The Weakest Link Hypothesis For Adaptive Capacity: An Empirical Test
Yohe and Tol (2001) built an indexing method for vulnerability based on the hypothesis that the adaptive capacity for any system facing a vector of external stresses could be explained by the weakest of eight underlying determinants – the so-called “weakest link” hypothesis. Subsequent work supported the hypothesis by analogy from other contexts, but we now offer perhaps the first attempt to explore its validity through empirical means. We estimate a structural form designed to accommodate the full range of possible interactions across determinants. The perfect complement case of the pure “weakest-link” formulation lies on one extreme, and the perfect substitute case where each determinant can compensate for all others at constant rates is the other limiting case. For vulnerability to natural disasters, infant mortality and drinking water treatment, we find qualified support for a modified weakest link hypothesis: the weakest indicator plays an important role, but is not essential because other factors can compensate (with increasing difficulty). For life expectancy, sanitation and nutrition, we find a relationship that is close to linear – the perfect substitute case where the various determinants of adaptive capacity can compensate for each other. Moreover, we find another source of diversity in the assessment of vulnerability, since the factors from which systems draw to create adaptive capacity are different for different risks.
|Date of creation:||Jan 2006|
|Date of revision:||Jan 2006|
|Publication status:||Published, Global Environmental Change, 17, 218-227|
|Contact details of provider:|| Postal: Bundesstrasse 55, 20146 Hamburg|
Phone: +49 40 42838 6593
Fax: +49 40 42838 7009
Web page: http://www.fnu.zmaw.de/
More information through EDIRC
References listed on IDEAS
Please report citation or reference errors to , or , if you are the registered author of the cited work, log in to your RePEc Author Service profile, click on "citations" and make appropriate adjustments.:
- Gary W. Yohe & Richard S.J. Tol, 2001. "Indicators for Social and Economic Coping Capacity – Moving Toward at Working Definition of Adaptive Capacity," Working Papers FNU-8, Research unit Sustainability and Global Change, Hamburg University, revised Jun 2001.
- Xavier Sala-I-Martin & Gernot Doppelhofer & Ronald I. Miller, 2004.
"Determinants of Long-Term Growth: A Bayesian Averaging of Classical Estimates (BACE) Approach,"
American Economic Review,
American Economic Association, vol. 94(4), pages 813-835, September.
- Gernot Doppelhofer & Ronald I. Miller & Xavier Sala-i-Martin, 2000. "Determinants of Long-Term Growth: A Bayesian Averaging of Classical Estimates (BACE) Approach," NBER Working Papers 7750, National Bureau of Economic Research, Inc.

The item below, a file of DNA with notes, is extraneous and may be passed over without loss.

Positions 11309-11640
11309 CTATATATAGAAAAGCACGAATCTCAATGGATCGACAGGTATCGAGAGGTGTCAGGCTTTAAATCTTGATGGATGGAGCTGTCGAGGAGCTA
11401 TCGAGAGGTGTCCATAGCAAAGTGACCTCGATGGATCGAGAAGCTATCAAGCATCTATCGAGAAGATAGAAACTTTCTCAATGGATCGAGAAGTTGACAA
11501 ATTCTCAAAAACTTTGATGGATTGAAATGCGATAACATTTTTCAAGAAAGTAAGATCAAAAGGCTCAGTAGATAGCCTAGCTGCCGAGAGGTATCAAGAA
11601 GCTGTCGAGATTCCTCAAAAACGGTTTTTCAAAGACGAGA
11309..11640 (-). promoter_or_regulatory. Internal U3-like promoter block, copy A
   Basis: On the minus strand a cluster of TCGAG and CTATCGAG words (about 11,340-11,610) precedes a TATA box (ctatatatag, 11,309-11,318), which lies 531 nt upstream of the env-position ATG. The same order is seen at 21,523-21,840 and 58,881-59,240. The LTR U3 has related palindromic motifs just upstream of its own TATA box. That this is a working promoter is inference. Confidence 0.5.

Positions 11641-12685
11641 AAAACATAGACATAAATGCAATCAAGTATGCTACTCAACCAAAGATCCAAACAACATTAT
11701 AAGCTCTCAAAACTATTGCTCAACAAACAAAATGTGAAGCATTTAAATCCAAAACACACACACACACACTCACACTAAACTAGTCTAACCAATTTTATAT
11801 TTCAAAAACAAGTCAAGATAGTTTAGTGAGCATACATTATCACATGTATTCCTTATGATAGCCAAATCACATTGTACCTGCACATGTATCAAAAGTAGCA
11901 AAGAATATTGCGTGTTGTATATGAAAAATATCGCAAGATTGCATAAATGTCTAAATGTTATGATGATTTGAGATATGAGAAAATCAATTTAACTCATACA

- Gernot Doppelhofer & Ronald I. Miller & Xavier Sala-i-Martin, 2000. "Determinants of Long-Term Growth: A Bayesian Averaging of Classical Estimates (Bace) Approach," OECD Economics Department Working Papers 266, OECD Publishing.
- Scott Rozelle & Johan F.M. Swinnen, 2004. "Success and Failure of Reform: Insights from the Transition of Agriculture," Journal of Economic Literature, American Economic Association, vol. 42(2), pages 404-456, June.
- repec:rus:hseeco:70719 is not listed on IDEAS
- L. Alan Winters & Neil McCulloch & Andrew McKay, 2004. "Trade Liberalization and Poverty: The Evidence So Far," Journal of Economic Literature, American Economic Association, vol. 42(1), pages 72-115, March.
When requesting a correction, please mention this item's handle: RePEc:sgc:wpaper:97. See general information about how to correct material in RePEc.
For technical questions regarding this item, or to correct its authors, title, abstract, bibliographic or download information, contact: (Uwe Schneider)
If you have authored this item and are not yet registered with RePEc, we encourage you to do it here. This allows to link your profile to this item. It also allows you to accept potential citations to this item that we are uncertain about.
If references are entirely missing, you can add them using this form.
If the full references list an item that is present in RePEc, but the system did not link to it, you can help with this form.
If you know of missing items citing this one, you can help us creating those links by adding the relevant references in the same way as above, for each refering item. If you are a registered author of this item, you may also want to check the "citations" tab in your profile, as there may be some citations waiting for confirmation.
Please note that corrections may take a couple of weeks to filter through the various RePEc services.